To Tell the Truth

Ican neither confirm nor deny that I eat at restaurants. If you saw me in Denny’s devouring a patty melt, I have no comment. If you have three sources who confirm they bought me lunch at L.A. Farm and I ordered the dim sum, mum’s the word. If you talked to Dana, my favorite waitress at Ca’Brea, and she tells you I’m such a regular I don’t have to make a reservation, I ain’t talkin’.

I take this position out of respect for all the other restaurants that may or may not have a piece of my business, including the ones I treat badly in any other circumstance. And I am releasing the following statement through a representative:

“We do not comment on speculation or rumor concerning Jack Feuer’s dietary habits or digestive processes, so buzz off.”

Sound familiar?

If so, it’s because, with a little editorial license, you’ve read versions of the same weak demurral a thousand times in stories about ad agency reviews. It’s the corporate runaround one gets when asking the most innocuous questions of major advertisers today.

Of all the pernicious vestiges of the old communications world, this corporate code of silence is among the worst. The instinct to stonewall is the ad equivalent of an appendix—a superfluous appendage that if not removed, can become inflamed and cause severe complications.

To begin, if a company doesn’t talk about relatively uncontroversial topics when the press writes about it, chances are the client will not like what it reads. And sometimes, vague or formulaic responses can make a company look bad.

Almost a week after the press reported Gateway had hired a media agency, after a dozen sources confirmed it and the winner actually began working on the account, the computer maker’s mouthpieces still said they hadn’t made a decision. Did this make Gateway look smart? Probably not.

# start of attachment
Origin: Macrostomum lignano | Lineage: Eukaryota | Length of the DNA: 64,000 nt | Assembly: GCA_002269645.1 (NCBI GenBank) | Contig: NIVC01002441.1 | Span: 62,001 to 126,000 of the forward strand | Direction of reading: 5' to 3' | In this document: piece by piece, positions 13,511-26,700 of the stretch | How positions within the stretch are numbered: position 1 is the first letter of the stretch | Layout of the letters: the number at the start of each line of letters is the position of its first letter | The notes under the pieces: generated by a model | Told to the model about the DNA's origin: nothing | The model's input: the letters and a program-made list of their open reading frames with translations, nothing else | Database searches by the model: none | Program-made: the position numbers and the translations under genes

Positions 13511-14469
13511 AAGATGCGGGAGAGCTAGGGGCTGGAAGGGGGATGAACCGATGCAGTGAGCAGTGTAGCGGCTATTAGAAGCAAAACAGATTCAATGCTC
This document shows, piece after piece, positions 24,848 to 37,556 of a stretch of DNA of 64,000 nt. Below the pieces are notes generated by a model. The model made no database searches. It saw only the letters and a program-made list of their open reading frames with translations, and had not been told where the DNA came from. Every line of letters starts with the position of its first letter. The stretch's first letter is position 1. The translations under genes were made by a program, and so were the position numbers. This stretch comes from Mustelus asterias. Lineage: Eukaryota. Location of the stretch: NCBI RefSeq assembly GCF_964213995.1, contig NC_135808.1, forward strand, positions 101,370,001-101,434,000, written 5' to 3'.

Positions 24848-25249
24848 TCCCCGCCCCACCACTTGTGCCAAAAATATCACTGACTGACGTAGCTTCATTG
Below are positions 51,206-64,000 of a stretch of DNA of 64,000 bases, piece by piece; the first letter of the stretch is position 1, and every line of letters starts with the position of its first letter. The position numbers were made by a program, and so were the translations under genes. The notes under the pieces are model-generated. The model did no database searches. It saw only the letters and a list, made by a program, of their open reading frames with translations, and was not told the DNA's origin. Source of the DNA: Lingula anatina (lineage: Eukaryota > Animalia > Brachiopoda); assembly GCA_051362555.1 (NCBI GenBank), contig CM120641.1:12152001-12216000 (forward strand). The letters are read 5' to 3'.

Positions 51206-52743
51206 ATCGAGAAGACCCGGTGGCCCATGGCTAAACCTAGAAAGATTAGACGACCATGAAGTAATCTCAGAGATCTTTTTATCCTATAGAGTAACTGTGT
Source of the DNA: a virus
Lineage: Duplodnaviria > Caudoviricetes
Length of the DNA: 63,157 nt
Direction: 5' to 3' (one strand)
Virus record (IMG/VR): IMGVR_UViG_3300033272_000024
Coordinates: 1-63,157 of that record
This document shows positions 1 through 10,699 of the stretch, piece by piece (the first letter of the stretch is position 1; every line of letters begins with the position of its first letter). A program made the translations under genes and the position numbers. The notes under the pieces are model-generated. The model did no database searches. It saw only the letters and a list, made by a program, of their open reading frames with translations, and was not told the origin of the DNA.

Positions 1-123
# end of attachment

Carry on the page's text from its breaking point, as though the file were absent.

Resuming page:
One of the most distressing trends in this regard is the invasion of mainstream business consultants into the review process. These guys will politely take press inquiries about the time of day, then call back a week later to say they aren’t going to give it to you.

Neither is Bristol-Myers. Sony. General Mills. Nor any client that recently ran or is in the middle of an agency search, with or without a consultant. So bizarre speculation about these reviews, or would-be reviews, is free to grow like pimples on an advertiser’s corporate face.

Certainly, businesses have some trade secrets they should protect. But agency reviews seldom fall into that category.

When the client does talk, it looks good. Unilever and Best Buy both ran hotly contested, high-profile reviews. They didn’t volunteer any information, but they didn’t duck the press. Outcome: they got their points across, and their corporate image was burnished as a result.

But the lurking about is counter-productive for the rest. It’s time advertisers joined the 21st century, where openness can be a positive force for building reputations.

But don’t quote me. It’s just food for thought.